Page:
LGBTQ

Bud Light see sales plummet after right-wing boycott


Bud light can and Dylan Mulvaney

The world’s biggest brewery could lose a staggering $1.4 billion (£1.1 billion) in sales following the backlash against its partnership with trans influencer Dylan Mulvaney.

While Anheuser-Busch InBev boasted record revenues in 2023, in North America, organic revenue plunged as beer sales by volume fell considerably – primarily due to a decline in Bud Light sale in the US – after customers mounted a boycott in the wake of the brief partnership with Mulvaney.

Although the company is (very) slowly recovering its market share, CNN reported equity analyst Aarin Chiekrie saying: “In the US, performance remains very underwhelming with revenue down at double-digit rates as the group lost market share.”

Last April, Mulvaney was sent a single can of Bud Light with her face on it to help celebrate the first anniversary of her “Days of girlhood” TikTok series.

Almost immediately both Bud Light and Mulvaney were in the crosshairs of ultra-conservatives, and the rest of the “anti-woke” mob. Kid Rock made a video of himself firing a rifle at cans of the beer, while wearing a Donald Trump supporter’s MAGA (Make America Great Again) hat.

Meanwhile, Texas senator Ted Cruz “demanded” an investigation into the one-off ad campaign, and some bars and stores refused to sell the beer due to “religious beliefs”.

One entrepreneurial ultra-conservative dad even launched his own “100 per cent woke-free beer” but failed to find a brewery to produce it. Currently, it’s only available online and ships to just a handful of states.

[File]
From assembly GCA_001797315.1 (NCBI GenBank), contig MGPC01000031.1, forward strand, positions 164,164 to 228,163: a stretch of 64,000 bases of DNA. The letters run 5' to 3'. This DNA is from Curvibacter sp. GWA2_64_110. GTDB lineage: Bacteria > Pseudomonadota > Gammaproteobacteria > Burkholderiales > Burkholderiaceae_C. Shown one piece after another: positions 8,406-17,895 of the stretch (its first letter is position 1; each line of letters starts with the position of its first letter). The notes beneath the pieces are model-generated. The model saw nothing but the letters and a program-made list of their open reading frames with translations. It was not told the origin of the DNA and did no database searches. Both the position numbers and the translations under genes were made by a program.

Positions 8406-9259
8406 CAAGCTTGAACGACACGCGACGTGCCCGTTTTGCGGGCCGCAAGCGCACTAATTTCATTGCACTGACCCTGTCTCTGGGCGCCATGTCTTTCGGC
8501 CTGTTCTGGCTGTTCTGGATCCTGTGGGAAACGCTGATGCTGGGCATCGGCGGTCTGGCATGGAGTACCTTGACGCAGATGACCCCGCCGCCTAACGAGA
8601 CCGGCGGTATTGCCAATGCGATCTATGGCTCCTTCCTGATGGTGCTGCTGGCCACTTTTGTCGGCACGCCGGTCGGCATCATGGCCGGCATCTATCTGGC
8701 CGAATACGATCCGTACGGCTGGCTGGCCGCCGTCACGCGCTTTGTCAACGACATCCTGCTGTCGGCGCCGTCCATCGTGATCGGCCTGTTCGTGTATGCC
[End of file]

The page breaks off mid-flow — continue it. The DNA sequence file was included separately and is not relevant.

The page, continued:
Conservative Dad’s Ultra Right Beer was created by Seth Weathers amid Dylan Mulvaney Bud Light backlash. (Twitter/Conservative Dad’s Ultra Right Beer)
Conservative Dad’s Ultra Right Beer was created by Seth Weathers during the Dylan Mulvaney/Bud Light backlash. (Twitter/Conservative Dad’s Ultra Right Beer)

As Bud Light’s support of Mulvaney wavered, some celebrities, including basketball legend Charles Barkley, country singer Garth Brooks and podcaster Joe Rogan, gave her their backing. 

However, the company’s lukewarm response to the backlash and seeming lack of support for Mulvaney angered the LGBTQ+ and other “snowflake” communities who, in turn boycotted Bud Light too.

Before the initial dust had settled and all the broken bottles could be cleaned up, sales plummeted in the US, and Mexican lager Modelo Especial usurped Bud Light’s throne of best-selling beer in America, ending a reign of more than two decades.

The damage to Bud Light and its parent company wasn’t just financial. Anheuser-Busch also lost its Perfect 100 rating from the Human Rights Campaign annual corporate equality index.

Nike’s partnership with Mulvaney

Sports brand Nike also partnered with Mulvaney last year, with the influencer posting a series of pics of herself on Instagram wearing leggings and a sports bra.

Despite outcries from “gender-critical” individuals, and the occasional bra-burning video, Nike stood by her. The company posted on Instagram in the aftermath saying: “Hate speech, bullying or other behaviours that are not in the spirit of a diverse and inclusive community will be deleted.”

Composite image of influencer Dylan Mulvaney with the Nike logo
Customers threatened to boycott Nike because Dylan Mulvaney wore some of the brand’s leggings. (Dylan Mulvaney/Instagram/Getty)

The brand’s worldwide revenue for the 12 months to November is estimated at more than $51 billion (£40 billion), an increase of $4.5 billion (£3.5 billion) on the previous year.

While Bud Light fumbled the opportunity to fully support the LGBTQ+ community, maybe Nike’s unwavering backing of Mulvaney demonstrated that championing diversity can be not only the right thing to do but also a profitable business strategy.





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